From: Wayne Carlson <firstname.lastname@example.org>
Date: Mon, Jan 2, 2012
Subject: The story of The Black Eyed Pea
Why Southerners eat black-eyed peas on New Years: The story of THE BLACK EYED PEA being considered good luck relates directly back to Sherman’s Bloody March to the Sea in late 1864. It was called The Savannah Campaign and was lead by Major General William T. Sherman. The Civil War campaign began on 11/15/64 when Sherman ‘s troops marched from the captured city of Atlanta, Georgia, and ended at the port of Savannah on 12/22/1864.
When the smoke cleared, the southerners who had survived the onslaught and came out of hiding. They found that the blue belly aggressors that had looted, butchered, and/or burned everything of value. Death and destruction were everywhere. While in hiding, few had enough to eat, and starvation was now upon the survivors.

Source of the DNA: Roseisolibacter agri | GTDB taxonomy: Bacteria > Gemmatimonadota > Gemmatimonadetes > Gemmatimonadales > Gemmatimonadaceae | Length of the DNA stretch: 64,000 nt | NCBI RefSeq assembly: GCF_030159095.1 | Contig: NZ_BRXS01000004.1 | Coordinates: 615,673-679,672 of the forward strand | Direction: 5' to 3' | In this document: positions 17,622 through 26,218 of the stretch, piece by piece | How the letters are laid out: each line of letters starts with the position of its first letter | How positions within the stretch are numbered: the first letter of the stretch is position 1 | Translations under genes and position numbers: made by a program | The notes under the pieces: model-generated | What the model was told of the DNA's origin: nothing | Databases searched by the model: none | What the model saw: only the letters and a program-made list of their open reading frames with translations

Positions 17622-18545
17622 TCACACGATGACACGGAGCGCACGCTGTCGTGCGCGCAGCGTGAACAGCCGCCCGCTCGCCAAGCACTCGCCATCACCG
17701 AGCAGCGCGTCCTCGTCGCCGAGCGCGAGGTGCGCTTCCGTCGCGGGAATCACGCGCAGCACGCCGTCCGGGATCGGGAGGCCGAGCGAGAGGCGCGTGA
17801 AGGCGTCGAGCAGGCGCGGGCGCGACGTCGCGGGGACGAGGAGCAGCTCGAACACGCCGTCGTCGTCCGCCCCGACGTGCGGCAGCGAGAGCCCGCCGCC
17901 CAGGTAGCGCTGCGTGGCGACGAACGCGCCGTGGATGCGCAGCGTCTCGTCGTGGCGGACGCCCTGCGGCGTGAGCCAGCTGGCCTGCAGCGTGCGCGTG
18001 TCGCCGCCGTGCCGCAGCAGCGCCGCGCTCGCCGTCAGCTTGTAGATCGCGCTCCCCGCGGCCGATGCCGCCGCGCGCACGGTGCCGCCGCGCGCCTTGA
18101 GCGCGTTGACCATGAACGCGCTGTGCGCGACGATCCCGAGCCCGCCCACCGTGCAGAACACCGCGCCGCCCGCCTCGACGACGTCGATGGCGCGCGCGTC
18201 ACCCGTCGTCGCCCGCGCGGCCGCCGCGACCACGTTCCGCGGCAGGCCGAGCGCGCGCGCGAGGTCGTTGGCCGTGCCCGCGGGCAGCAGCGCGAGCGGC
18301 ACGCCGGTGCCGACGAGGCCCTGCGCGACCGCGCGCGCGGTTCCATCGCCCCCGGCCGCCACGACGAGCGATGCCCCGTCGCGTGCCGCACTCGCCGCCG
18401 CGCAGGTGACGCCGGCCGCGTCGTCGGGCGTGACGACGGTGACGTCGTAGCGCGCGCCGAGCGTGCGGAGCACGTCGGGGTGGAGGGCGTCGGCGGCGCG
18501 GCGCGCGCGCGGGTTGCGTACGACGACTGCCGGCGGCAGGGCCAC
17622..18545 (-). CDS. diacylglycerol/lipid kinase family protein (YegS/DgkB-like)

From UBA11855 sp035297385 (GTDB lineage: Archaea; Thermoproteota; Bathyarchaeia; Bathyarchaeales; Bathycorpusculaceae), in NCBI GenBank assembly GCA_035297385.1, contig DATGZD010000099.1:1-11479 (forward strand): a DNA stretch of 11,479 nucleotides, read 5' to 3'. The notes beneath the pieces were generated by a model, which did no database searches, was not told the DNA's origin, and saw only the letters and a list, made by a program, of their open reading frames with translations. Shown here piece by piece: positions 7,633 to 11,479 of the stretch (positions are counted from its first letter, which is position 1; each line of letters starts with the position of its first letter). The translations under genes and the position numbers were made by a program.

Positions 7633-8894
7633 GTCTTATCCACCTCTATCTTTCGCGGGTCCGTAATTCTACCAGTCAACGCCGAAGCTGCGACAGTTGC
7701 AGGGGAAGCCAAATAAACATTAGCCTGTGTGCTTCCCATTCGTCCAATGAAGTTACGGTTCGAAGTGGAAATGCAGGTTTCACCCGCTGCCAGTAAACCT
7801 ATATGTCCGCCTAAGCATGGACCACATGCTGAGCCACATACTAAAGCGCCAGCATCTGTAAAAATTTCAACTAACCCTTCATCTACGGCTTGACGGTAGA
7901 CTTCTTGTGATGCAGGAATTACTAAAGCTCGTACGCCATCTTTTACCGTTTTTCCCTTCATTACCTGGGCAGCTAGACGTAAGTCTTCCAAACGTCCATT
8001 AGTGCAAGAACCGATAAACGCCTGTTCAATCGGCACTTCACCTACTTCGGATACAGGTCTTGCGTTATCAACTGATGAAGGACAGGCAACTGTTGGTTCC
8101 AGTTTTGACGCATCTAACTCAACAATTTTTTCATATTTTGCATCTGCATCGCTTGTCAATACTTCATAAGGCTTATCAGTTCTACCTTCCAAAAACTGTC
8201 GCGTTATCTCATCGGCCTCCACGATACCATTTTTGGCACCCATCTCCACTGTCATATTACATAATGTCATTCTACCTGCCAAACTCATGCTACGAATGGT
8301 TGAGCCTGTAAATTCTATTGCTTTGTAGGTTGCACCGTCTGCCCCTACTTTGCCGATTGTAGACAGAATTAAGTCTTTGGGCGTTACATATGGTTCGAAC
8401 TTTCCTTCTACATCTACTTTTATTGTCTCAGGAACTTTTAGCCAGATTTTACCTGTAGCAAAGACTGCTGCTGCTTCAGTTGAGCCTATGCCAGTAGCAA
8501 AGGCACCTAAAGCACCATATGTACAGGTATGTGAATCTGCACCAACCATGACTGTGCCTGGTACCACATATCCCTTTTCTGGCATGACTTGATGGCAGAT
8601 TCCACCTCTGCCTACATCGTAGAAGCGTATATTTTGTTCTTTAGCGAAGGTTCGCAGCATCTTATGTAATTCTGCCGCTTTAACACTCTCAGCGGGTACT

There was no international aid, no Red Cross meal trucks. The Northern invaders had taken everything they could carry and eaten everything they could eat. But they couldn’t take it all. The devastated people of the south discovered that for some unknown reason Sherman ’s bloodthirsty troops had left silos full of black eyed peas.
At the time in the north, the lowly black eyed pea was only used to feed stock. The northern troops saw it as the thing of least value. Taking grain for their horses and livestock and other crops to feed themselves, they just couldn’t take everything. So they left the black eyed peas in great quantities assuming it would be of no use to the survivors, since all the livestock it could feed had either been taken or slaughtered.
Southerners awoke to face a new year in this devastation and were facing massive starvation if not for the good luck of having the black eyed peas to eat. From New Years Day 1866 forward a tradition began of eating black eyed peas on New Year’s Day for good luck.".